In 1973, Vice President Spiro Agnew was forced to resign due to revelations that he had accepted bribes as Governor of Maryland. Why is this important nearly forty years later? Simple: If Mitt Romney chooses Tim Pawlenty as his running mate, we may have another Agnew on our hands.
Before he became Governor of Minnesota, Pawlenty spent two years on the board of directors for NewTel Holdings, a telecommunications corporation owned by his longtime friend Elam Baer. In addition to this work, Pawlenty also earned $4,500 a month as a consultant and legal adviser to a pay-phone company called New Access, a NewTel subsidiary accused of defrauding thousands of customers in seven states by signing them up for local and long-distance service without their permission. Although Pawlenty has been happy to talk about other aspects of his business career, he has stayed remarkably mum on the exact nature of what he did for New Access.
His relationship with Baer did not end there. In his first year as governor, Pawlenty was discovered to have accepted $54,000 in cash from Baer, despite being unable to document any work done in exchange for this payment. To make this transaction legal under Minnesota state law, Pawlenty classified it as compensation for his purported performance as an "independent contractor." Even this ostensible legality could be questionable, however, since Pawlenty has been unable to describe his independent contracting position in any meaningful detail or even prove that it existed in the first place. While these activities would be unquestionably illegal in most other states, Pawlenty benefited from the weakness of Minnesota's campaign finance laws and the meager attention paid to this scandal by the local media. Even so, there is little doubt that it would come under further scrutiny if he became Romney's running mate ... scrutiny that seems, upon first glance, like it would not be very flattering.
It is important to remember that, when Richard Nixon chose Agnew to be his running mate in 1968, there were hints of the presence of fiscal impropriety in the Maryland Governor's past. Although none of them had been proven at the time, the fact that subsequent revelations eventually compelled his resignation shows that it's not enough for a future vice president to simply be free of verified criminality; he or she must also be free of any dark clouds that could lead a reasonable person to even suspect such criminality exists. While this standard may seem unfairly rigid, it is a small price to pay to make sure that our nation is spared the ordeal of scandal at the highest levels of power. Indeed, had Agnew's exposure occurred only a year or so later, it would have been after he had replaced Richard Nixon in the presidency post-Watergate, thus forcing America through two consecutive prospective impeachments.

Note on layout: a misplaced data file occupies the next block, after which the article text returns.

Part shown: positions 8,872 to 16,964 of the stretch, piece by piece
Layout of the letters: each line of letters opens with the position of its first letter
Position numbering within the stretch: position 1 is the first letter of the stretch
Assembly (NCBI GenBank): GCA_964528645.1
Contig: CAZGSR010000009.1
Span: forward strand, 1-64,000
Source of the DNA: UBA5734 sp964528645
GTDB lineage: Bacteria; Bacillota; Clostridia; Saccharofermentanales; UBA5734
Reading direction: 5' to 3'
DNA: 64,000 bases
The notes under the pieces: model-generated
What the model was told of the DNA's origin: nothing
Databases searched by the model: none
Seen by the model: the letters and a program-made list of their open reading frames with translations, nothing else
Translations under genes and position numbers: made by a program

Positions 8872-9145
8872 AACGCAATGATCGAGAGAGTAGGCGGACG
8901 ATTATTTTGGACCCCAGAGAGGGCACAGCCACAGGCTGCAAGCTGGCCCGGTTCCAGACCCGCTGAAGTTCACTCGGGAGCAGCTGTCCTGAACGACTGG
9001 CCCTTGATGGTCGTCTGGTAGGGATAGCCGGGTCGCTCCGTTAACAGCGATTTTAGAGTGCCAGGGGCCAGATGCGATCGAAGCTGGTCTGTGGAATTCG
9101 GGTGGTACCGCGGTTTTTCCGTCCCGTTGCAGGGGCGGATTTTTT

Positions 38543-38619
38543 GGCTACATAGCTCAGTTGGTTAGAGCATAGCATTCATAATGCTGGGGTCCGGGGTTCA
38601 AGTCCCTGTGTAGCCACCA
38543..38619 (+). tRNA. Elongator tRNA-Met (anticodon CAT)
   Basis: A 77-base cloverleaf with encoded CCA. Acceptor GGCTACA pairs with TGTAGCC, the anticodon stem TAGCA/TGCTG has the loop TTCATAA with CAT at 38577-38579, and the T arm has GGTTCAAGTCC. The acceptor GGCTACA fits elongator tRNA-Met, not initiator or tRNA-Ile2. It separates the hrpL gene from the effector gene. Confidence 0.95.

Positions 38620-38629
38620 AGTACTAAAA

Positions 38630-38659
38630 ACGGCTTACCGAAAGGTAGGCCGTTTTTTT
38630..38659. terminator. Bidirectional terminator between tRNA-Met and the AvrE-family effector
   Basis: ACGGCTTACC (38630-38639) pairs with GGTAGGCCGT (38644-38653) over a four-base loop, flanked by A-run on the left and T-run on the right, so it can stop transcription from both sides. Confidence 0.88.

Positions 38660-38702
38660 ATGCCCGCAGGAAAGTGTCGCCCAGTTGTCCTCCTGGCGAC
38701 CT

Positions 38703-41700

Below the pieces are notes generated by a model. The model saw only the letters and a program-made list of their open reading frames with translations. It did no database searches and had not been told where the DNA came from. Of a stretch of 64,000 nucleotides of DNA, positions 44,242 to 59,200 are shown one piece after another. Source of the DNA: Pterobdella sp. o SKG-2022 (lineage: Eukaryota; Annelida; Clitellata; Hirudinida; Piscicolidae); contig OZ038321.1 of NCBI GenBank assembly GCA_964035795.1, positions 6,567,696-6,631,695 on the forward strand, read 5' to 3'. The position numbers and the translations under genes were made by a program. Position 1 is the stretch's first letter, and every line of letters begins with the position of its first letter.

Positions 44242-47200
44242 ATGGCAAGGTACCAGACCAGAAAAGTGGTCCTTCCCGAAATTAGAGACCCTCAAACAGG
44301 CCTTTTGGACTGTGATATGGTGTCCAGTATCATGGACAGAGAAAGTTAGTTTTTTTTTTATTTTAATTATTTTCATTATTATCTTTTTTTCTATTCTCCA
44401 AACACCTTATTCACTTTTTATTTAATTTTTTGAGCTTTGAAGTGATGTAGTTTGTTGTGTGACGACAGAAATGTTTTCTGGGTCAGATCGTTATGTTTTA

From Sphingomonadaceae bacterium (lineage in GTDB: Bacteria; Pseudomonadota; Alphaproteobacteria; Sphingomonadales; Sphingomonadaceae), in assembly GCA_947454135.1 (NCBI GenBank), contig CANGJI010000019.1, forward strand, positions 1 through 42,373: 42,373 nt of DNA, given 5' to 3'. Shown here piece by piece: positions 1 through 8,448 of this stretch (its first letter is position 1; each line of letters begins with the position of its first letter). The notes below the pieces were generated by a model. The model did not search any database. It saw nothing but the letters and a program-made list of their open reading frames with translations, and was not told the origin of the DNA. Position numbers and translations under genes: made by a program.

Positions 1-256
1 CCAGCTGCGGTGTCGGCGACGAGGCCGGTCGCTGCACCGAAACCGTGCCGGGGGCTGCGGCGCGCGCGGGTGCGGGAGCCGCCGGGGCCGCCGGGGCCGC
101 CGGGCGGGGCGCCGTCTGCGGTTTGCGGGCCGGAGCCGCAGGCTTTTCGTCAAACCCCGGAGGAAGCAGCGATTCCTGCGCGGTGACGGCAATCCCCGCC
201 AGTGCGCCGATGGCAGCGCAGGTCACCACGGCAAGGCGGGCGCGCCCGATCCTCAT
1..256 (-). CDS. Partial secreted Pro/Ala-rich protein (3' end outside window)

The media will thus have a responsibility to ask five questions of Mitt Romney, should he select Tim Pawlenty:
1) Does he agree that the integrity of potential vice presidents should be above all reasonable suspicion?
If Romney answers yes to these questions, then the burden will fall on him to (a) explain why he selected Pawlenty despite his past and (b) guarantee that Pawlenty fully and satisfactorily responds to the third and fourth queries. On the other hand, if Romney answers any of these question in the negative – or if, even worse, he tries to evade them – then his leadership skills will need to be called into serious question.